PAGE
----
As I always say, if a doctor fails to treat a patient with what he or she has learned, we cannot say that the patient has the wrong disease. We can only say that the doctor's knowledge and experience are not enough. When the West cannot use its theories to explain China's development, Western countries should not simplistically assume that China has done something wrong. They should consider whether their own perception of China is wrong.

GT: You once described China's system as an "open one-party system." What is the fundamental difference between an "open one-party system" and a "one-party autocracy?" Why is China the former and not the latter?

I call the Western party systems an "external pluralism." In the US, for example, you can support either the Republican Party or the Democratic Party. And if you don't like either party, theoretically, you can form your own. It means that a country can have several political processes at the same time.

In this "external pluralism," political parties represent the interests of a part of the population, and their survival and development depend on their external openness. Political identity plays an important role in elections because it is an essential tool for different parties to gain political support. Therefore, political parties in Western societies are often established based on rank, class, region, ethnicity, religion, and race.

In contrast to the West, China is "internally pluralistic," as the CPC is the only long-term ruling party and there is only one political process in the country. However, this process is open. In other words, any elite, social group, or representative of economic interests can participate in the process. They can have their interests expressed through internal consultation. It is not a "one-party autocracy" as said in the West. It is, "pluralism in one body."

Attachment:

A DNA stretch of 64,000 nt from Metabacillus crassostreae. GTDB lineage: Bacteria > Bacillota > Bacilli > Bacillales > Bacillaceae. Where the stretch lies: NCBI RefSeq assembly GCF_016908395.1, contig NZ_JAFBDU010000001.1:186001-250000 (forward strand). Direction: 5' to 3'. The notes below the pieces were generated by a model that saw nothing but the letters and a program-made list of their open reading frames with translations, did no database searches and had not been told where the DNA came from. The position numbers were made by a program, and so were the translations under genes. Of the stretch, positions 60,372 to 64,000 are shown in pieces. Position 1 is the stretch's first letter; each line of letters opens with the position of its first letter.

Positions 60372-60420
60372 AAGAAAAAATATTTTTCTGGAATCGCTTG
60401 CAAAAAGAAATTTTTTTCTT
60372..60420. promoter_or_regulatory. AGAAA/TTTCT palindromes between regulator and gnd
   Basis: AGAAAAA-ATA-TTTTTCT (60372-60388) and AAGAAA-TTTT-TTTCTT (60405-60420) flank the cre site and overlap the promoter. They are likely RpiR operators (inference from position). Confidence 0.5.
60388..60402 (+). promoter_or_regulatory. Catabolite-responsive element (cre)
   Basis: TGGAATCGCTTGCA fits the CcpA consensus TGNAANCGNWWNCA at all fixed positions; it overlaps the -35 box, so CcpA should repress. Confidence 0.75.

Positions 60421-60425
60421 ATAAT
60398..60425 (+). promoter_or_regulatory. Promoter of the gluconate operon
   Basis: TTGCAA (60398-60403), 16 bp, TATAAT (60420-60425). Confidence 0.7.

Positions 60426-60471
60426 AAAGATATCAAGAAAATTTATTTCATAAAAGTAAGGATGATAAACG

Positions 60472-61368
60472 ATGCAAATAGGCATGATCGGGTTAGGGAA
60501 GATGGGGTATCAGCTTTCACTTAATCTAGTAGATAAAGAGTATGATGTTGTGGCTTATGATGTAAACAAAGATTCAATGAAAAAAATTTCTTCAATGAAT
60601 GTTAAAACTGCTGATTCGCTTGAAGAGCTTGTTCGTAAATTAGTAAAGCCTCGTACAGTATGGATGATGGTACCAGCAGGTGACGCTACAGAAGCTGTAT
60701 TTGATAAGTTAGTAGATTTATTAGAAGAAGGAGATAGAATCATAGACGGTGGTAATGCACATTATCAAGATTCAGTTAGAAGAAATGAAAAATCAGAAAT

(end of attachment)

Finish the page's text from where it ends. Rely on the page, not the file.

Take the personnel system as an example. Mao Zedong once said, "We all come from five lakes and four seas" (meaning from all corners of the country). From here, we can see the plurality of representatives. But there is no "mountain" in China to divide these people because they "have joined together for a common revolutionary objective." The expressions of China's other interests are similar as well. As China's society and economy develop, its social interests are bound to be pluralistic. And each interest can be absorbed into the political process under the leadership of the CPC. It means that the problem-solving process is internal, not external.

Historically, hundreds of registered political parties emerged in China after the founding of the Republic of China in 1911. There were even more that were not registered. According to the concept of democracy defined by the West, of course, the more political parties there are, the more democratic it is. But the fact is: the state was simply not functioning. It barely had any efficiency. When a multi-party system is not acceptable to society, the system is doomed to fail.

The political arrangement of "internal pluralism" is also an outward expression of China's historical and cultural characteristics. The Great Unity is an important feature of traditional Chinese culture. In the West, independent states emerged after the disintegration of empires. In Chinese history, despite being divided and unified again and again, "division" is not the ultimate goal. Indeed, "unification" is. But The Great Unity does not mean a unification of interests. Instead, it can develop through "internal pluralism."